Discover the Best Ramen Shops in Tokyo: A Foodie’s Guide

Discover Tokyo’s Ramen Revolution: A Culinary Journey Through the City’s Best Noodle Shops

Tokyo, a vibrant metropolis of over 100,000 restaurants, is a paradise for ramen enthusiasts. But where to go for the very best ramen in town? This quintessential Japanese dish is not just food; it’s a cultural icon. In this article, we’ll explore the best ramen spots in Tokyo, each offering a unique twist on this beloved noodle soup.

The Essence of Tokyo Ramen: A Diverse Culinary Experience

Ramen in Tokyo comes in various styles, from the rich and milky tonkotsu broth of Hakata to the complex shoyu (soy sauce) based broths. Each ramen shop in Tokyo brings its own flavor to this dish, making it a unique experience for every bowl.

1. Kikanbo – Ikebukuro

If you like your ramen spicy, Kikanbo is the place to be. Customizable spice levels and a vending machine ordering system make for a unique and fiery dining experience. Their miso ramen is a must-try for spice enthusiasts.

Best Ramen In Tokyo: Kikanbo

2. Nagi Golden Gai – Shinjuku

Nagi’s tiny Golden Gai space is known for its fishy broth made from baby sardines. The cramped quarters only add to the charm and flavor of this local favorite.

3. Ichiran – Multiple Locations

Ichiran, a renowned ramen chain found throughout Tokyo, has perfected the art of tonkotsu ramen. Their specialty is thin noodles submerged in a milky, sweet broth, topped with expertly sliced pork. The widespread availability in neighborhoods like Ginza, Shibuya, and Shinjuku makes Ichiran a convenient and must-visit spot for ramen lovers.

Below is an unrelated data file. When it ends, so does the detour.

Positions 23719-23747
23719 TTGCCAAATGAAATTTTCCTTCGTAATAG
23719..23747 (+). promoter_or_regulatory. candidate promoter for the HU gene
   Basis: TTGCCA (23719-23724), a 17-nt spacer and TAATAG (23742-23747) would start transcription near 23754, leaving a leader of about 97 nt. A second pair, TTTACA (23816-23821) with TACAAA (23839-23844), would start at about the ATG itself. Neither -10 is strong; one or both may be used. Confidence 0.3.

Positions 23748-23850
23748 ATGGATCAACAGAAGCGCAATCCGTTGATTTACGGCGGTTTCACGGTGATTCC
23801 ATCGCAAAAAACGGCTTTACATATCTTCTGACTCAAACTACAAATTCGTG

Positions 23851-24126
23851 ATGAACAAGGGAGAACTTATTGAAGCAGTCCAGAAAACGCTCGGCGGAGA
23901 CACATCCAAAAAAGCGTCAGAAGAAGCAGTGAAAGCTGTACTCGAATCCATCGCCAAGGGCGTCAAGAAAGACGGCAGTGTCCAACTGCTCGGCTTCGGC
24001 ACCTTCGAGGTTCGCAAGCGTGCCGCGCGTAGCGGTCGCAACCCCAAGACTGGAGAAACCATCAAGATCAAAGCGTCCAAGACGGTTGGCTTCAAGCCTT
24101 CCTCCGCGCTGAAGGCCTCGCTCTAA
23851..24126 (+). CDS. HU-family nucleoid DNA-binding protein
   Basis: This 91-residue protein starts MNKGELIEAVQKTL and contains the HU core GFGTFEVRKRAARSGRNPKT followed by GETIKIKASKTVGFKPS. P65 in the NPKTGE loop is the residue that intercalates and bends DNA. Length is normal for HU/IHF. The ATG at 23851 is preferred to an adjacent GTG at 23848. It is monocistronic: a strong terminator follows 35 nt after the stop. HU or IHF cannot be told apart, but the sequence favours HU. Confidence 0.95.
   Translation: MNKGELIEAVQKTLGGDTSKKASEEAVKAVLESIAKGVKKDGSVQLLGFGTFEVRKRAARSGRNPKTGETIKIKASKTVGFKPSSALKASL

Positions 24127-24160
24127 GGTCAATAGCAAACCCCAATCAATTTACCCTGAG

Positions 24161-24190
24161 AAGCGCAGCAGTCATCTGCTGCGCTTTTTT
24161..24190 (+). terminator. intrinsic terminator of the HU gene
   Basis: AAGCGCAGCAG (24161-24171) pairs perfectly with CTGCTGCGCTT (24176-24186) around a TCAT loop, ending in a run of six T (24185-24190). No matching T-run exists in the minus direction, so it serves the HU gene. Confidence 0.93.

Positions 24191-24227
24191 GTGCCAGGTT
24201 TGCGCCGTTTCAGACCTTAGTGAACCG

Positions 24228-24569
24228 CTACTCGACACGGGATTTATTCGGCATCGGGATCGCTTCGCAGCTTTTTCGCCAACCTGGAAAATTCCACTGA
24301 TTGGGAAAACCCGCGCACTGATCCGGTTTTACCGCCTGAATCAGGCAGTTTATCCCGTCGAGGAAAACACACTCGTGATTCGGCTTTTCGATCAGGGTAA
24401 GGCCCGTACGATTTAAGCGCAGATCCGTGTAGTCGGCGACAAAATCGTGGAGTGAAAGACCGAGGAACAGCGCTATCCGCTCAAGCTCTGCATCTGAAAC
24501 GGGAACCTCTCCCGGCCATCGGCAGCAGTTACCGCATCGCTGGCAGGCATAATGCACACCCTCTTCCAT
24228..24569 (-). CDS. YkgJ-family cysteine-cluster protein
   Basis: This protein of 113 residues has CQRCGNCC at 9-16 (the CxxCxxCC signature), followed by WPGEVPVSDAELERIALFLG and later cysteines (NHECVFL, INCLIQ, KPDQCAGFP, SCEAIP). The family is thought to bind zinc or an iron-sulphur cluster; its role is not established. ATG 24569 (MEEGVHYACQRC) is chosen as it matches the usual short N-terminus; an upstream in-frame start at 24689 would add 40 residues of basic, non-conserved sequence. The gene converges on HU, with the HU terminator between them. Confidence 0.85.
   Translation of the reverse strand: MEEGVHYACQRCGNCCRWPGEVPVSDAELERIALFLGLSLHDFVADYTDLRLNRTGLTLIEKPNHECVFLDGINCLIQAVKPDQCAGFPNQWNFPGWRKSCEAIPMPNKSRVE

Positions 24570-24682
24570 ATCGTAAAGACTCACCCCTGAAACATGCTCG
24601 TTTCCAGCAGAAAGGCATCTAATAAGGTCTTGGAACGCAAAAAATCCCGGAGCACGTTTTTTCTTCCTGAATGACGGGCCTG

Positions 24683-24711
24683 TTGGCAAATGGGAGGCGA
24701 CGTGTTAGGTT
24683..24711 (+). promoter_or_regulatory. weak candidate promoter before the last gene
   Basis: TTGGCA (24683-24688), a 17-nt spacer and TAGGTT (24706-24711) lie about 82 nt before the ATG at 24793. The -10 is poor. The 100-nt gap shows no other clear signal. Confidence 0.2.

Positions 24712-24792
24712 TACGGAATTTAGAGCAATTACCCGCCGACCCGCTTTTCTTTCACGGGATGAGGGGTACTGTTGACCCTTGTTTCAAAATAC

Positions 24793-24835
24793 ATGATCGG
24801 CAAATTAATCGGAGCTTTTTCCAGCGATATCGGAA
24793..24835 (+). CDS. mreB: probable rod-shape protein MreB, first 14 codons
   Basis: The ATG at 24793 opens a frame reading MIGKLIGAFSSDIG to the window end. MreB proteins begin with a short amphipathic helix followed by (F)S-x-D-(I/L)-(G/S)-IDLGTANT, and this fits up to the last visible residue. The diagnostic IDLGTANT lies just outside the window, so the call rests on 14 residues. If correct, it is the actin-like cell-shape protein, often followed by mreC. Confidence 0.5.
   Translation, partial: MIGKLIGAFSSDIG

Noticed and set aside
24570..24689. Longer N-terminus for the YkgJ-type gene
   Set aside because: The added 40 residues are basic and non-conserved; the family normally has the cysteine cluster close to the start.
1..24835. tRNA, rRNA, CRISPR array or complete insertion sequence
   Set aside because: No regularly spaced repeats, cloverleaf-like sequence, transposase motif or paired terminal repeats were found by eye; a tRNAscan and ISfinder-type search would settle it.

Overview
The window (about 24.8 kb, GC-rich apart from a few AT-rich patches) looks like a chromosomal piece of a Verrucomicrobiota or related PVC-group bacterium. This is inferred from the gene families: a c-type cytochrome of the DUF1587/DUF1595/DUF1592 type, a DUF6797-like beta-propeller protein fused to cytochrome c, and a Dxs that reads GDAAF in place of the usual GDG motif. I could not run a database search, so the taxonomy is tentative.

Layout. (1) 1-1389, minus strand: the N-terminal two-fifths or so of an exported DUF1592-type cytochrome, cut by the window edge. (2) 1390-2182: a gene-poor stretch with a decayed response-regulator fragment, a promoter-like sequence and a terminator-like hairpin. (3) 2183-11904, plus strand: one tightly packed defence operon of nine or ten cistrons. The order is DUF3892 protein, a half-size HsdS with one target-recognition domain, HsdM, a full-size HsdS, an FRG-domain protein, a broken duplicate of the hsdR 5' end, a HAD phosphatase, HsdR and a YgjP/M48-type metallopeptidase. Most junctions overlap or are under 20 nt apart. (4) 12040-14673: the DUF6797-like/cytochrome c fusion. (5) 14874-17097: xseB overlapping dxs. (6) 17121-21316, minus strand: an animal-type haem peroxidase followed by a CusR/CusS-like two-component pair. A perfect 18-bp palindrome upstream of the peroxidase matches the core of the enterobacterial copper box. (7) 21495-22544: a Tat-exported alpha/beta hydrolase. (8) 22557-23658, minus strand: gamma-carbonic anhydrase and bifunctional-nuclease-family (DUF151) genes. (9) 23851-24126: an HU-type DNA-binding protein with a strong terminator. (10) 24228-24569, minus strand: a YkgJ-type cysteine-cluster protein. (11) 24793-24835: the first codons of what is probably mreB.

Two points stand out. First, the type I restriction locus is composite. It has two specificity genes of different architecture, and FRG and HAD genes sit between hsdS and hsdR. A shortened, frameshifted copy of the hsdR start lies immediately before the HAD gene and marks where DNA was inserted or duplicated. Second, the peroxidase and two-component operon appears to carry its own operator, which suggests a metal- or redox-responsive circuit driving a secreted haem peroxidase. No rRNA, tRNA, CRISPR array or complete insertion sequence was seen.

Best Ramen In Tokyo: Ichiran

4. Menya Musashi Ramen

Menya Musashi Ramen, a legend in the ramen world, offers a culinary experience that goes beyond the ordinary. Known for its innovative approach, this ramen joint has become a must-visit for both locals and tourists alike. Menya Musashi’s bowls are characterized by their rich, flavorful broths and perfectly cooked noodles, providing a hearty and satisfying meal. The shop’s ambiance, inspired by the legendary samurai Musashi Miyamoto, adds to the uniqueness of the dining experience. Whether you’re craving a classic shoyu ramen or looking to try something new, Menya Musashi Ramen is a destination that promises an unforgettable meal.

Bets Ramen In Tokyo: Menya Musashi Ramen

5. Sobahouse Konjiki Hototogisu – Shinjuku

Receiving a Michelin star in 2019, Sobahouse Konjiki Hototogisu is a testament to ramen’s elevated culinary status. Their signature shoyu ramen, an intricate blend of pork, clams, and fish stock, is topped with a luxurious mix of truffle sauce and porcini oil. This Shinjuku gem offers an affordable yet exquisite dining experience that challenges the conventions of traditional ramen.

6. Kiraku – Shibuya

Kiraku stands as a pillar of Tokyo’s culinary history, serving Tokyo-style ramen since 1952. Their traditional shoyu ramen, rich with fried onions, bean sprouts, pork slices, and an egg, is a journey through time. Located in the bustling neighborhood of Shibuya, Kiraku offers a nostalgic taste of classic Japanese ramen.

7. Nakiryu – Otsuka